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29 October 2021
ROI by vendor, a bunch of Hocus Pocus?
Unsplash © Nicolas Picard

ROI by vendor, a bunch of Hocus Pocus?

It's Halloween, and I couldn't resist making another bold statement: in most cases, building a business case to prove return on investment in a sales campaign is just: a bunch of Hocus Pocus. Many scale-ups have learned and developed a sales process with critical stages, one of which is often: proving the ROI.

“How much candy have you had, honey?” – Jenny

Of course, Return on Investment is essential to anyone spending money, especially when the budget is based on annual recurring spending. 

“Oh, cheese and crust! He’s lost his head! Damn that Thackery Binx!” – Winifred Sanderson

Building a business case with your customer can be powerful if the prospects comply with all of the three conditions listed below:  

  1. They have been asking for a business case > you are not offering it without an ask
  2. They are actively sponsoring the process > they need it, and you will find out why
  3. They are transparent on why you need to do it and how to be the most accurate > sharing of metrics and open discussion in individual interviews.

“Fine, but everyone here knows that Halloween was invented by the candy companies. It’s a conspiracy.” – Max

Unfortunately, this lineup of conditions is rarely adequately respected. Therefore, sales organisations tend to put themselves in a risky situation, and let us explain why:  

  1. The ROI method has been known by procurement and CFOs for decades as a vendor method to obtain a budget. They will not fall for fluffy, made-up numbers, no matter how good they look
  2. You cannot ever guarantee an ROI. It depends on the customer’s commitment to making it work, from resources to processes. The technology doesn’t make magic on its own. There are always people involved, making and taking decisions, even in IT
  3. The ROI you manage to calculate could be way below your perceived value for the prospect. If you are solving a significant pain with a rational and emotional impact, the reason to act is vital. Imagine a large family’s washing machine breaks. They will likely invest quickly in a new machine, probably an expensive one, to avoid the cost happening again, thus paying a premium and fast-forwarding their market research. It is the same thing with a prospect, find the pain they must fix, and your value could very well be above any hypothetical business case. 

“This is…this is terribly uncomfortable.” – Sarah Sanderson

 Now, everyone who has incorporated an ROI phase in their sales process will ask the obvious: what do you recommend doing instead?

“Aren’t you broads a little bit old to be trick or treating?” – Master’s Wife

  1. Focus on the value you can bring to the table (not features!) 
  2. Focus on building your value-case with your champion(s)
  3. Make sure it is presented to the highest level in a digestible CFO readable format: attach yourself to their business strategies, become a priority: if they do not solve their technical problems with your solution, they cannot deliver on the committed business strategies.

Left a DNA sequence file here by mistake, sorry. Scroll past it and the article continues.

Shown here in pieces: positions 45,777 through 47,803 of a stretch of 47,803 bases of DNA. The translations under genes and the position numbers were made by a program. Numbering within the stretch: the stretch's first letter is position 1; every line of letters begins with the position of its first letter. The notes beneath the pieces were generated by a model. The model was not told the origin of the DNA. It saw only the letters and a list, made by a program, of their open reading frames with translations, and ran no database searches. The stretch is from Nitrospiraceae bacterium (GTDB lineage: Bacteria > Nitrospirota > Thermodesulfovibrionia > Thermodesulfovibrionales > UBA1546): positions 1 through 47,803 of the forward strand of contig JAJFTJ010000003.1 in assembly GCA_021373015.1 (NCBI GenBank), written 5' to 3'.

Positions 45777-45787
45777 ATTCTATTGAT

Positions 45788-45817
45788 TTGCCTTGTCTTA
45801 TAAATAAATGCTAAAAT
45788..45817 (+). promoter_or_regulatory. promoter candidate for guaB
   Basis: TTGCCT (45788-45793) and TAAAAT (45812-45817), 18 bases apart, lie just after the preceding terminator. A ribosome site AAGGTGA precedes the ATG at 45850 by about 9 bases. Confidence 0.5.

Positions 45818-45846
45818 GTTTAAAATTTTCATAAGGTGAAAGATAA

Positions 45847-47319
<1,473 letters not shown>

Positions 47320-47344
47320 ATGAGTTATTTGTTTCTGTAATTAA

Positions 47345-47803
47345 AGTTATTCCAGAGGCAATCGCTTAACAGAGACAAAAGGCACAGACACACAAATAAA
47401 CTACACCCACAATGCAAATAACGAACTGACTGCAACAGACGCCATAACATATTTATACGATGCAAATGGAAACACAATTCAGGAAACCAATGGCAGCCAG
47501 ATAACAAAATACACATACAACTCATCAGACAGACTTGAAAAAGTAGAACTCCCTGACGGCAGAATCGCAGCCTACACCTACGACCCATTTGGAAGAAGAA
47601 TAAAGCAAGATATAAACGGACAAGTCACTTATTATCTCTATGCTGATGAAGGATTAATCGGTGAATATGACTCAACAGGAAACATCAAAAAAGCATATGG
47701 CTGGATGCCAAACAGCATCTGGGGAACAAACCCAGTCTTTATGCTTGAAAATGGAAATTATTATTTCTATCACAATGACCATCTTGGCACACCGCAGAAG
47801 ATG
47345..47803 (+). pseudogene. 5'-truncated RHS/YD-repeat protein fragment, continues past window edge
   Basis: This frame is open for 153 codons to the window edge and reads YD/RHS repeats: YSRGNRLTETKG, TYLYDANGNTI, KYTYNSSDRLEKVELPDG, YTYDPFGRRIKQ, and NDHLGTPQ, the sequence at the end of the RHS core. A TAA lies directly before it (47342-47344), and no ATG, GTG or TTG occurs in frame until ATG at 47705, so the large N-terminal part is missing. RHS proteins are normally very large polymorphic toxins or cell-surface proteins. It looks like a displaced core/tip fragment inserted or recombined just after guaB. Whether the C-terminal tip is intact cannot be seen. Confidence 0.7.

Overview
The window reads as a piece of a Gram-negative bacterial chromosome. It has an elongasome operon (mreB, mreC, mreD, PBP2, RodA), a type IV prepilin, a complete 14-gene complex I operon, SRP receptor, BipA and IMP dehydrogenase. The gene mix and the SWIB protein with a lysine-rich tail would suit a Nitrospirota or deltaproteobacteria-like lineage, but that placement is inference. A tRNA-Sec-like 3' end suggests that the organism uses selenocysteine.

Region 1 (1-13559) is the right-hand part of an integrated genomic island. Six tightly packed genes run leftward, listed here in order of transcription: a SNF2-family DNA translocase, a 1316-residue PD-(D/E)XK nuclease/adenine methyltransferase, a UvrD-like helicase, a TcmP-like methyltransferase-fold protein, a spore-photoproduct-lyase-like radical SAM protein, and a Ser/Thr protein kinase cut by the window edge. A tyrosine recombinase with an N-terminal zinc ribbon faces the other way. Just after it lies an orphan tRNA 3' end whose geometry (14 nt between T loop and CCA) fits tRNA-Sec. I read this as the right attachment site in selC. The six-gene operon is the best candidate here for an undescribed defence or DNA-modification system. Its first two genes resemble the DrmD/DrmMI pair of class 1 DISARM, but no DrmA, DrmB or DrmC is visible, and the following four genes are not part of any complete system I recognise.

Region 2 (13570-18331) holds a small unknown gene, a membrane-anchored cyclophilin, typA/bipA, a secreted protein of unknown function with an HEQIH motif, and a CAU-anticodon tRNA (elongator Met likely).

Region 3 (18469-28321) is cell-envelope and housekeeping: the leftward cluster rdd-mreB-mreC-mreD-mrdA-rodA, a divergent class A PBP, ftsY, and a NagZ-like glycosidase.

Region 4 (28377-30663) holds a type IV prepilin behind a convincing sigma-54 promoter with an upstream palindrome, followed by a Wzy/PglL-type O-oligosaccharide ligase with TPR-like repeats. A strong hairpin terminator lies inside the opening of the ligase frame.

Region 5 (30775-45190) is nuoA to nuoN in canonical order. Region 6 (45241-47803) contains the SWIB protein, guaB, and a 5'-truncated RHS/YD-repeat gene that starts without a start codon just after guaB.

Then, you want to build  a strong case of metrics for your prospect to measure the benefits of your solution and therefore upsell/cross-sell and avoid churn

I often recommend that the customer success team defines(before implementation) a ground zero situation. What are the most important KPIs to the customer? Are they shared by the entire team of executives? Are they interested in these KPIs, and why? What do you want to have an impact on? Write a long list of meaningful KPIs with the newly signed client, then figure out what you can measure to get started.

Commit your customer to monitor the KPIs weekly/bi-weekly/ monthly, and quarterly and regularly follow up with the key stakeholders. If the performance is there, you have proven ROI and renewal, upsell and cross-sell budget. If the performance is not where it should be, you can identify the issues and fix them. They can lie in your own technology or be the customer’s responsibility. This is the opportunity to call the customer’s executive for attention and help on adoption, commitment, and resources to make it work.

“Bubble, bubble. I’m in trouble!” – Bus Driver

This is a virtuous circle for your company. As you start monitoring meaningful KPIs with your customers and building dashboards to prove the performance and optimisation, everyone becomes more confident. Renewals flow, customers willingly engage in additional budget spending, and your sales organisation can leverage these metrics to add expertise and value to your new prospects. 

“I put a spell on you and now you’re mine.” – Winifred Sanderson

Caroline Franczia is a regular columnist for Maddyness and the founder of Uppercut First. Experienced in working for large companies such as Oracle, Computer Associates, and BMC, Caroline also lived in Silicon Valley for four years before moving to startups (Sprinklr, Datadog, Confluent) where she witnessed on the ground the benefits of a well-thought sales strategy. These are the foundations of UF: a structure that accompanies the European startups in their sales strategy by giving them an undeniable advantage in their go-to-market.

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